Why are you writing?
Why are you writing? 1: assessment & memory
The short answer to this question is because you have to. You have to write essays so that they can be assessed so that you can get enough credits or a good enough mark to progress to the next part of your course. However, thinking about writing like this means you only see it as a terrible chore. Instead, try thinking about writing as an integral and fundamental part of learning and studying. Think about other sorts of writing you do in your everyday life – like shopping lists or reminder notes you stick on the fridge. In both cases, you write things down in order to remember them and you remember them because you’ve written them down. As you progress through your degree you’ll find that the things you’ve written down – lecture notes, notes from course books – and things that you’ve written about – essay topics, seminar presentations – are the things that have lodged in your brain.
Why are you writing? 2: learning, exploring & expressing
Writing and writing essays is an integral and fundamental part of learning and studying in other ways. Writing is a way of learning. If you are taking notes from a book, you have to understand what you are reading in order to make sure you’ve noted all the key points in a particular chapter or passage. Writing is a way of exploring ideas. If you’ve had to describe what someone else has said or written you have to understand it in order to do so accurately and usefully. Finally, writing is about expressing yourself clearly. Writing is about developing your communication skills. One way that you know you have learnt something is when you can use it to make a convincing verbal argument or a persuasive piece of writing.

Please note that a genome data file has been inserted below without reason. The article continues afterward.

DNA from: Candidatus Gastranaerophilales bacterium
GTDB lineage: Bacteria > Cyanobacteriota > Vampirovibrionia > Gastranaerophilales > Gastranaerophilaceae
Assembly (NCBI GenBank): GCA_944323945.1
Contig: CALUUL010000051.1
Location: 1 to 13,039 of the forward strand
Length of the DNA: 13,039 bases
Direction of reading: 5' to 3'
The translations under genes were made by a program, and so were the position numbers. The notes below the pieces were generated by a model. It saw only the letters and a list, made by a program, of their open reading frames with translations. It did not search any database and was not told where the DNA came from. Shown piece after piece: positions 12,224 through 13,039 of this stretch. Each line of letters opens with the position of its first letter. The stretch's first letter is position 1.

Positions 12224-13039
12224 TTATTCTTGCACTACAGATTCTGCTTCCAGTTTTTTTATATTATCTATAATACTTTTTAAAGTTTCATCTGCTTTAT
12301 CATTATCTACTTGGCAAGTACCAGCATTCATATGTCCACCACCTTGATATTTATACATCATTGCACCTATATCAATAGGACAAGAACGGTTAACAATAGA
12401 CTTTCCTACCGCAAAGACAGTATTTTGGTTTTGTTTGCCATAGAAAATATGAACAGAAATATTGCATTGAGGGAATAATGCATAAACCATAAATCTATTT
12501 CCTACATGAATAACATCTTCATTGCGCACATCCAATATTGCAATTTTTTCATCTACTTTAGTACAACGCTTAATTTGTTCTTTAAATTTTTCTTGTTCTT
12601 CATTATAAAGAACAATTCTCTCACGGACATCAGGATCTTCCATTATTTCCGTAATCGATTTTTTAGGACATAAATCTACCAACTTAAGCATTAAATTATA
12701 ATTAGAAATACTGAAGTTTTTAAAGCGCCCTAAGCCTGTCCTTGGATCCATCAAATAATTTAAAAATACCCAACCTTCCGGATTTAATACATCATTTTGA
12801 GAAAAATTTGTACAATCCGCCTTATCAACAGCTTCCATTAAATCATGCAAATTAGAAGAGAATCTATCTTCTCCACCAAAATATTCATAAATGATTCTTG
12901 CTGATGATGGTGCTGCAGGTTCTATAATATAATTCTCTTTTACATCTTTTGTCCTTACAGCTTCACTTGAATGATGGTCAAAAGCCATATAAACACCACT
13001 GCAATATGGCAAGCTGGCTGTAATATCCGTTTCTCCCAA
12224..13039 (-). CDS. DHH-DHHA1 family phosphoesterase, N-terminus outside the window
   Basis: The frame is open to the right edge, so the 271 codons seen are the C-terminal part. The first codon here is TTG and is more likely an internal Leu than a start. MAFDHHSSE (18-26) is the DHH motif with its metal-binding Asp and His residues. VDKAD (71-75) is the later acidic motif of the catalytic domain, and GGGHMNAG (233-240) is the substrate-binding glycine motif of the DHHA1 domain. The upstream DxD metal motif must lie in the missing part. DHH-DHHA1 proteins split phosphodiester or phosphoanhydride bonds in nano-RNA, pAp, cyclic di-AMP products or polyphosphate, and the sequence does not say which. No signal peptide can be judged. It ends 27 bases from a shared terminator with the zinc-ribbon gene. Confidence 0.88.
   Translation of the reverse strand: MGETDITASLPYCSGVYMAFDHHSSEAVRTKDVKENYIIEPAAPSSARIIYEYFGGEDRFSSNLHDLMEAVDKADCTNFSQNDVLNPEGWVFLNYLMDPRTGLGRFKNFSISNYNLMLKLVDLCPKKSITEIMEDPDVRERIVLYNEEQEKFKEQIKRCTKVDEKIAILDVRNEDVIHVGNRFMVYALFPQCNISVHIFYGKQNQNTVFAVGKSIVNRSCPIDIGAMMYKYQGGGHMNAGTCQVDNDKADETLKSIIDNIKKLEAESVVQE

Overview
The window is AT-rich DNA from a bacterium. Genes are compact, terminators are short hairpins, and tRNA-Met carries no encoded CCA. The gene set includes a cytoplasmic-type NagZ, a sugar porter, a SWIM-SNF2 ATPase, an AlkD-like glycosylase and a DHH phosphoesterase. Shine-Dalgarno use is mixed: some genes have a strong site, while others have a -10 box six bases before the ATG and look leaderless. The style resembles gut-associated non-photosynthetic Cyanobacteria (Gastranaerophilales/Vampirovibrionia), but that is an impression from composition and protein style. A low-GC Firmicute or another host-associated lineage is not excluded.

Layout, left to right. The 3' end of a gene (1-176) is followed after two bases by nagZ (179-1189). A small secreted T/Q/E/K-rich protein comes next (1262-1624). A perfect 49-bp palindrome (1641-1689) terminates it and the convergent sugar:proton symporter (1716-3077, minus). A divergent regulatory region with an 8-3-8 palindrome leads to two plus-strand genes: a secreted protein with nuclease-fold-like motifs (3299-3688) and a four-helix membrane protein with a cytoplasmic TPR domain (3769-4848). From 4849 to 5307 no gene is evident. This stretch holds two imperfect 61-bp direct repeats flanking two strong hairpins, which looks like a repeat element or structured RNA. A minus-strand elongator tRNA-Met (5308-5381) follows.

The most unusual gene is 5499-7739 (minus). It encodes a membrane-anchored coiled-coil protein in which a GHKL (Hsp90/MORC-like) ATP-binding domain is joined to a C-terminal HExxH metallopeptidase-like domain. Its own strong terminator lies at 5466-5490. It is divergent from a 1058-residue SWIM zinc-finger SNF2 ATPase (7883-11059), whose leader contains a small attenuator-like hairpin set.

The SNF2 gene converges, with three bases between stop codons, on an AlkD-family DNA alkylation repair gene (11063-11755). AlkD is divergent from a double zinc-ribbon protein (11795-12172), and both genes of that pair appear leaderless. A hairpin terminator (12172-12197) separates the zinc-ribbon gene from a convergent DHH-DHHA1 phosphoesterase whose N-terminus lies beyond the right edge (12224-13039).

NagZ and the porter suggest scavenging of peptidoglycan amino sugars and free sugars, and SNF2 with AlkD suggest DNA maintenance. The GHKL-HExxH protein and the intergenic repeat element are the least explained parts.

Why are you writing? 3: learning a skill
Another answer to this question is that writing at university is a unique opportunity to learn a valuable skill that you can use throughout your life. Writing at university will teach you how to organise your thoughts, how to analyse information, how to argue persuasively. Even if you never write another essay in your life, you will certainly have to do all those things again. Here are three places the skills you learn through writing at university can be applied later in life: a job application letter, a supporting statement as part of an application, reports you have to write as part of your job. The skills you learn through writing at university can be applied to speaking as well. Imagine that at some point in the future you have to make a fifteen minute presentation to work colleagues. Your writing at university skills can be applied here too so that what you say is in the best possible order to have maximum impact.